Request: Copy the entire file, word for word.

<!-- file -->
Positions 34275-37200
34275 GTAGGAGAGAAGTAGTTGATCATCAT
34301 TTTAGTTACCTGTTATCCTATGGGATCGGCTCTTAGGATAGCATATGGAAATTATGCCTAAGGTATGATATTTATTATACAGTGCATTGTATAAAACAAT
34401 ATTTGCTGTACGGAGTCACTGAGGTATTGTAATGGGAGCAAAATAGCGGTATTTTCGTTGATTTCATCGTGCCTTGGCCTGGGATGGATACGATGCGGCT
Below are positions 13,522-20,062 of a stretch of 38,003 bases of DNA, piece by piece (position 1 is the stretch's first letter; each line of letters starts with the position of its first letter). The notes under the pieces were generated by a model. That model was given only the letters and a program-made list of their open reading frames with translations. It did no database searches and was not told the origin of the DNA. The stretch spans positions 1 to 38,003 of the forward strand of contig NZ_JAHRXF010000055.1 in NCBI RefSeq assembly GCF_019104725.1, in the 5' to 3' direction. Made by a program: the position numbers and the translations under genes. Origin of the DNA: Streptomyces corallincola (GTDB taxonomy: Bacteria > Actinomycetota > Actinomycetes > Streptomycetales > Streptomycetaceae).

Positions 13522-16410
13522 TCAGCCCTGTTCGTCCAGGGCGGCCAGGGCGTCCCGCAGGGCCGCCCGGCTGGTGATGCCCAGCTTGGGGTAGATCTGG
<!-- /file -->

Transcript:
Positions 34275-37200
34275 GTAGGAGAGAAGTAGTTGATCATCAT
34301 TTTAGTTACCTGTTATCCTATGGGATCGGCTCTTAGGATAGCATATGGAAATTATGCCTAAGGTATGATATTTATTATACAGTGCATTGTATAAAACAAT
34401 ATTTGCTGTACGGAGTCACTGAGGTATTGTAATGGGAGCAAAATAGCGGTATTTTCGTTGATTTCATCGTGCCTTGGCCTGGGATGGATACGATGCGGCT
Below are positions 13,522-20,062 of a stretch of 38,003 bases of DNA, piece by piece (position 1 is the stretch's first letter; each line of letters starts with the position of its first letter). The notes under the pieces were generated by a model. That model was given only the letters and a program-made list of their open reading frames with translations. It did no database searches and was not told the origin of the DNA. The stretch spans positions 1 to 38,003 of the forward strand of contig NZ_JAHRXF010000055.1 in NCBI RefSeq assembly GCF_019104725.1, in the 5' to 3' direction. Made by a program: the position numbers and the translations under genes. Origin of the DNA: Streptomyces corallincola (GTDB taxonomy: Bacteria > Actinomycetota > Actinomycetes > Streptomycetales > Streptomycetaceae).

Positions 13522-16410
13522 TCAGCCCTGTTCGTCCAGGGCGGCCAGGGCGTCCCGCAGGGCCGCCCGGCTGGTGATGCCCAGCTTGGGGTAGATCTGG